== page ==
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Managing the risk of Legionella in drinking water treatment aeration systems

Feb 28, 2022 | 4 min read time by D Yunana

First published in Water e-Journal Vol 7 No 1 2022.



Legionella bacteria in natural and engineering water environments are considered one of the leading causes of waterborne disease outbreaks. Efforts to manage the frequency of Legionnaires' disease outbreaks have been focused on air and water handling systems in buildings, overlooking water treatment assets. This thesis aimed to investigate and develop measures to manage the risk of Legionella in groundwater treatment plants (GWTPs) aerators. This was achieved by: (1) surveying existing aerators for risk factors associated with Legionella growth and exposure, (2) conducting coupon studies to understand temporal changes and biofilm formation, and (3) modelling the risk of Legionella using iterative Bayesian networks (BNs).


During an initial survey, 13 GWTPs aerators, including tray, open and semi-enclosed spray configurations, were identified to feature design and operational constraints, favouring elevated levels of nutrients, water stagnation, challenging water quality, aerosolisation, and inconsistent operation and maintenance. Legionella enumerated from over 300 samples collected from aerators in five years, revealed sporadic occurrence in influent and effluent at 8 and 15%, respectively, and more frequently in the biofouling collected on the asset surface at 28%. Based on these observations, design considerations for the next generation of safer aerators that can overcome identified Legionella risks factors were outlined.

Temporal changes of the fouling characteristics on two different aerator surfaces showed steady behaviour after six weeks, with significantly higher concentration (277 ng ATP/cm2) on the sprayed (vertically placed) coupon compared to (73 ng ATP/cm2) on the submerged (horizontally laid) sample. Concentrations of dissolved organic carbon (DOC) were statistically similar for the two tested conditions, measuring (6 - 39 µg/cm2) and (4 - 39 µg/cm2) on the sprayed and submerged coupons respectively, as the fouling reached steady state. Comparing fouling characteristics from the lab and full-scale coupons confirmed the significant impact of properties of wettability, surface orientation and influent on biofilm formation. A weak correlation of organic and inorganic parameters and microbial activity was observed for the influent, effluent, and fouling (r2 ≤ 0.7). NaOCl (concentration ≥ 6%) at 30 min can achieve 99.9% efficiency in biofilm inactivation on aged fouling. Oxalic acid (concentration >1%) significantly removed inorganic materials like iron and manganese. This indicated that combining biocides and antiscalants are important cleaning agents to address fouling challenges in aerators.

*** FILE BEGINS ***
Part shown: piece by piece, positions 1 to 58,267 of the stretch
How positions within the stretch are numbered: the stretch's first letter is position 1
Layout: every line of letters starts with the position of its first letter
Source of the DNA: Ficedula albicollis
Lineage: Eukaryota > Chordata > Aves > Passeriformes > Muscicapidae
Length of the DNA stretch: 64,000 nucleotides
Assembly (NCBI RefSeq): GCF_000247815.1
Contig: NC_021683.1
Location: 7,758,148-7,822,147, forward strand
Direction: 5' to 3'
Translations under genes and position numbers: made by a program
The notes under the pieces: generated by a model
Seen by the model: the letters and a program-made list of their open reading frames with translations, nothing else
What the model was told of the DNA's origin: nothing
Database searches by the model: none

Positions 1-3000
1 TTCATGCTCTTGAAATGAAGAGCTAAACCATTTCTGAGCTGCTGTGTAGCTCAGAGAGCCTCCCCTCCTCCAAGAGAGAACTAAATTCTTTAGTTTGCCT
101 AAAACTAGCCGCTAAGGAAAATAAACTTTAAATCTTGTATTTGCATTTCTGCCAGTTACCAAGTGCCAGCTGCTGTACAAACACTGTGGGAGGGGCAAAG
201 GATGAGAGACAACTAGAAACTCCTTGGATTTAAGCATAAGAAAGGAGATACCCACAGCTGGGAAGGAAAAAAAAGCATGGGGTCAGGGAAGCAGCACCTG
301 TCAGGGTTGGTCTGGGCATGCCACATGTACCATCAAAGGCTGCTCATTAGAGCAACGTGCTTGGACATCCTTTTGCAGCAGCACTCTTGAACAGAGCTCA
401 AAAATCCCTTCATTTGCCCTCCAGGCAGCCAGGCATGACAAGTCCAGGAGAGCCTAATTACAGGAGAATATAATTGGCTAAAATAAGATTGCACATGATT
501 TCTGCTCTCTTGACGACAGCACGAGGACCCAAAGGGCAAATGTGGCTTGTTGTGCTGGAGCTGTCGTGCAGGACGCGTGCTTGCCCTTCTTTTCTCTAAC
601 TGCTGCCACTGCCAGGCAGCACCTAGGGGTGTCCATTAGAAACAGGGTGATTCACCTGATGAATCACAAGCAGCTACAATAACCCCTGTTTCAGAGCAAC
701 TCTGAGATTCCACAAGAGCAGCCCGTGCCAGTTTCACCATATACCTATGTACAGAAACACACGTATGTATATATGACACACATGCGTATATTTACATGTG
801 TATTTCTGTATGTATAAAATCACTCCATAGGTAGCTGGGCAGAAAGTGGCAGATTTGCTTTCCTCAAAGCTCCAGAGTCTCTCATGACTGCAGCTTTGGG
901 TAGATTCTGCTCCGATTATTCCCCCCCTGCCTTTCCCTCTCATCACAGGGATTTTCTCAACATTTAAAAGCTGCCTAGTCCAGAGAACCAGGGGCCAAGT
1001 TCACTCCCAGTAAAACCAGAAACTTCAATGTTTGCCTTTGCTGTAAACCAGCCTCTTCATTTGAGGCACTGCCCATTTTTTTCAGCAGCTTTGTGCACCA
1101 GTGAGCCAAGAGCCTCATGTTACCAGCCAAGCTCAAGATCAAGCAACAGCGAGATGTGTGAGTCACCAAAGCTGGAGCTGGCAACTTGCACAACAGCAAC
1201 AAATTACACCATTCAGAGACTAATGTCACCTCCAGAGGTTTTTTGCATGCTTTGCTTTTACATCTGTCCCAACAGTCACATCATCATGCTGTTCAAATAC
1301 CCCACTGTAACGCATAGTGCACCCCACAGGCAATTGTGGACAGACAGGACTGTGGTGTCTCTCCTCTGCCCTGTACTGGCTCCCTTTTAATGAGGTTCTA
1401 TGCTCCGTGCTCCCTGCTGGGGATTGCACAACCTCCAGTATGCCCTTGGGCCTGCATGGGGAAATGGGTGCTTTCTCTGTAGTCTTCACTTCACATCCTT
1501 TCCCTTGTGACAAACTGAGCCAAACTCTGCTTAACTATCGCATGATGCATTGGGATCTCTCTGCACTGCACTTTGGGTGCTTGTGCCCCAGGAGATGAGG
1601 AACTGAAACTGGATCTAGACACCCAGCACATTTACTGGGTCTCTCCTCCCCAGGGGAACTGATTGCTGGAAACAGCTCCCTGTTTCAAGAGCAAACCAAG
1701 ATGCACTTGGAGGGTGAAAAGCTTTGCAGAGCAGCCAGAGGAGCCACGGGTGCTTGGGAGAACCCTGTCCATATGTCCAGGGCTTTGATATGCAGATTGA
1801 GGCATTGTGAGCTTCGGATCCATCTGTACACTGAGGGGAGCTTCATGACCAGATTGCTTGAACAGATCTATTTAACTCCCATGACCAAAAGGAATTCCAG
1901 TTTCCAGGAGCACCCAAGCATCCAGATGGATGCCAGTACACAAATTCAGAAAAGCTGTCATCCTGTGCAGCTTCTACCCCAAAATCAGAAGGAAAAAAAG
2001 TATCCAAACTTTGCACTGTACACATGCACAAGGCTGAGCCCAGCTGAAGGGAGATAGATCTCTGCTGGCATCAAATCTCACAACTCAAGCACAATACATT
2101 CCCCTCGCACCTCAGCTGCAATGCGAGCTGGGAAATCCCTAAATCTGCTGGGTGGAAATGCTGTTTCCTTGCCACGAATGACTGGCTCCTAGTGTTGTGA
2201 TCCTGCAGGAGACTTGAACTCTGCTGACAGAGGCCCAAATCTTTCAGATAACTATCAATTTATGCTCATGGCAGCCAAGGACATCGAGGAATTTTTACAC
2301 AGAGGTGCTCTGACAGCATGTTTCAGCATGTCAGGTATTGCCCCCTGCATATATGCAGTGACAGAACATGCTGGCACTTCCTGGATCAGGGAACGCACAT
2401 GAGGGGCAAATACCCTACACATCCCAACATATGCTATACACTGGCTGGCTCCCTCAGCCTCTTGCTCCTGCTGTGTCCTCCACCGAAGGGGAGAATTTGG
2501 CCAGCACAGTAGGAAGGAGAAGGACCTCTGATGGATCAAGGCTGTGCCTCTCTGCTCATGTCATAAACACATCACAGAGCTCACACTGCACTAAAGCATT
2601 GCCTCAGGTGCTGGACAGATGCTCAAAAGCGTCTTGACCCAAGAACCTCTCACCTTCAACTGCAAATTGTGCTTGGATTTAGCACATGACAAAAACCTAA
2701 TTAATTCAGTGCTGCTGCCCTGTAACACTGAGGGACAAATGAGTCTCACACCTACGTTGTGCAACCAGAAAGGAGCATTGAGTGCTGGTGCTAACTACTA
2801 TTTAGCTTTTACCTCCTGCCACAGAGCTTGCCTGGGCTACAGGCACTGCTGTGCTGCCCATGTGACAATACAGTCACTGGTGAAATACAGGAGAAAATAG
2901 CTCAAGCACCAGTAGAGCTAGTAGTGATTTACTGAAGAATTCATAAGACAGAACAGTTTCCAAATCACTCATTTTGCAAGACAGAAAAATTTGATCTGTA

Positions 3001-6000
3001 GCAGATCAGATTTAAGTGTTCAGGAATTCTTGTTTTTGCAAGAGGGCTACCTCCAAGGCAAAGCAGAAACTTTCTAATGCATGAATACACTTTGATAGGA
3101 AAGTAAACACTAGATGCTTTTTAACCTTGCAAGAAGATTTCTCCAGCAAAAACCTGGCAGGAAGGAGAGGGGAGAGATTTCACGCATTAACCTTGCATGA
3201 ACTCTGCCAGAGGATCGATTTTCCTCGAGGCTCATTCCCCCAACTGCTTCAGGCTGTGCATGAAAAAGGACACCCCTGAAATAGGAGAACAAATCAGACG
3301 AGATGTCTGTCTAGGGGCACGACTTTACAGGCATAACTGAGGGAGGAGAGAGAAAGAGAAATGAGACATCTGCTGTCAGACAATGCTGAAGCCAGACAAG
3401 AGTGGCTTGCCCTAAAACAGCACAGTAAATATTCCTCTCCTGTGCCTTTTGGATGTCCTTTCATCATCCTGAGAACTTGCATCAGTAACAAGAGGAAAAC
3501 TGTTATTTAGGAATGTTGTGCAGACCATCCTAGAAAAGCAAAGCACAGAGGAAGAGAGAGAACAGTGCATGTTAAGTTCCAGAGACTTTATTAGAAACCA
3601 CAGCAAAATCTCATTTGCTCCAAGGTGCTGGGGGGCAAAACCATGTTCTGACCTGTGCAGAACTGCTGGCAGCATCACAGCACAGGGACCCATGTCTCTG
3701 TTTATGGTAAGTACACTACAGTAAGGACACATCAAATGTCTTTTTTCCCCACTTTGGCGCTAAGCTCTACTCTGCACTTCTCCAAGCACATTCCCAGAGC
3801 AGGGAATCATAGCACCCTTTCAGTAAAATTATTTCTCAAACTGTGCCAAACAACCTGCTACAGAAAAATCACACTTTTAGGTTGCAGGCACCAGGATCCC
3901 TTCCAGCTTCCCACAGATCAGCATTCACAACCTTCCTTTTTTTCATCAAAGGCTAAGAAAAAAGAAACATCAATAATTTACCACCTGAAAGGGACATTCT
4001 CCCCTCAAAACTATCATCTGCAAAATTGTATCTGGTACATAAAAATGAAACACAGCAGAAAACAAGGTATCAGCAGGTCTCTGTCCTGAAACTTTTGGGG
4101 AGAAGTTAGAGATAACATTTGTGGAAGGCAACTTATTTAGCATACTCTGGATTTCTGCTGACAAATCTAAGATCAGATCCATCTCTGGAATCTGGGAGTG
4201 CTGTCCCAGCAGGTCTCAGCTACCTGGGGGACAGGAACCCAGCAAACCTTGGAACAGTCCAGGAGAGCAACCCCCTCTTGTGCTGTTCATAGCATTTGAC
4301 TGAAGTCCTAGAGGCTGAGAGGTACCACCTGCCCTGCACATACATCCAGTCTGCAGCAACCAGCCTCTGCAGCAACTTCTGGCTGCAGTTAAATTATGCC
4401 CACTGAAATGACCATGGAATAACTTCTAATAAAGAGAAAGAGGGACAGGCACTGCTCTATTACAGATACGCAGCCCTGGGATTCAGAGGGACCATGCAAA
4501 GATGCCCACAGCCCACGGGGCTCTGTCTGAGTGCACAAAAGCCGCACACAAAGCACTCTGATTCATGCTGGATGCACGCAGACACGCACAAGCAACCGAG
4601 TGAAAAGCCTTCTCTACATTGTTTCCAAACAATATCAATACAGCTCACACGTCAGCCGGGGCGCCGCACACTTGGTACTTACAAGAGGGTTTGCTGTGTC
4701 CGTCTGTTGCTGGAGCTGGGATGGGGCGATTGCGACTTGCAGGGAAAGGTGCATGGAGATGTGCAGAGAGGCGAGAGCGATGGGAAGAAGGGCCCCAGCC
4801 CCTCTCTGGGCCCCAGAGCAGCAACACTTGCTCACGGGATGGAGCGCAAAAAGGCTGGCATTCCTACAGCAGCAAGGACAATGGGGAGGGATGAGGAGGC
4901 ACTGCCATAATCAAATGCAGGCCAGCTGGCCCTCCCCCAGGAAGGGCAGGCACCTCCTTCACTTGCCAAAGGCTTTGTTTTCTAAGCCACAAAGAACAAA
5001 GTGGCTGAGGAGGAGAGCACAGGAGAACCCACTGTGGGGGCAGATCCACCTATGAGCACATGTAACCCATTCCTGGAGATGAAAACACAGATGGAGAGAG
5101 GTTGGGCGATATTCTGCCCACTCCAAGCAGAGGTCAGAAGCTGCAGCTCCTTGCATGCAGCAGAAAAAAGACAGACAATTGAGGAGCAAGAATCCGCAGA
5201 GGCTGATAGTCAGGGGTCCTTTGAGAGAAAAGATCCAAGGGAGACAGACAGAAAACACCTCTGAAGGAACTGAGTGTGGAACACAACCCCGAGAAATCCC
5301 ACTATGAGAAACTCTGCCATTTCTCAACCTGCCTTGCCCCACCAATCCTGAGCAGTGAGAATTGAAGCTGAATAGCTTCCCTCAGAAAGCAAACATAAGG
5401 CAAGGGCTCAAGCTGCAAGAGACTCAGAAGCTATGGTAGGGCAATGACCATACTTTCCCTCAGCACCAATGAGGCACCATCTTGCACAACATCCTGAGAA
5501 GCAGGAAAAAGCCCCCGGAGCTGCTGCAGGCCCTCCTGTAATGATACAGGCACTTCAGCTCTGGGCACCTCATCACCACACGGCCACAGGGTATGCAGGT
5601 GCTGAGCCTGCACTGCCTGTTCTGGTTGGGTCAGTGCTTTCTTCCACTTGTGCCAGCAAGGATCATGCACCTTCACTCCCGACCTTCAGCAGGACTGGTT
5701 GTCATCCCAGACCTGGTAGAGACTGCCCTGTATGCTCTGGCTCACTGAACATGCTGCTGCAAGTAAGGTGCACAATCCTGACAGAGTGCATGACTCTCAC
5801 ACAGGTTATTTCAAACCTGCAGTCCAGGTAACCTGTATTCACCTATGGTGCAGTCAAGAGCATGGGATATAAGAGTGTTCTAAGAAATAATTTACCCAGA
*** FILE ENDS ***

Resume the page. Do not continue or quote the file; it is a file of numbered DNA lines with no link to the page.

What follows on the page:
Advanced risk assessment techniques were also implemented in this study. First, fishbone diagram and bowtie analysis were used to conceptually frame and split the risk factors into growth and transmission categories. Then, iterative BNs models were developed to integrate and rank the risk of Legionella exposure in each category. The initial BN model estimates a low-risk threshold of Legionella exposure. The Legionella growth sub-model showed weak prediction accuracy with a negative kappa coefficient, signifying inconsistency in predicted and observed Legionella occurrence. Sensitivity analysis of the growth model revealed water quality as the most impactful variable for Legionella occurrence.

Finally, data-driven learning with larger and more diverse historical water quality records was explored to strengthen predictive power of Legionella occurrence modelling. The optimised BN model utilised the Greedy Thick Thinning approach, complemented with domain knowledge, achieved superior performance accuracy exceeding 90%, kappa coefficient above 0.8, sensitivity (true positive rate) greater than 80% and specificity (true negative rate) above 90%. The results indicated that commonly monitored water quality parameters of temperature, total organic carbon, pH, and heterotrophic plate count, can be utilised for binary tracking of Legionella in water systems. The use of BNs modelling based on risk estimation can significantly improve assessment of Legionella occurrence and exposure for more informed management decisions.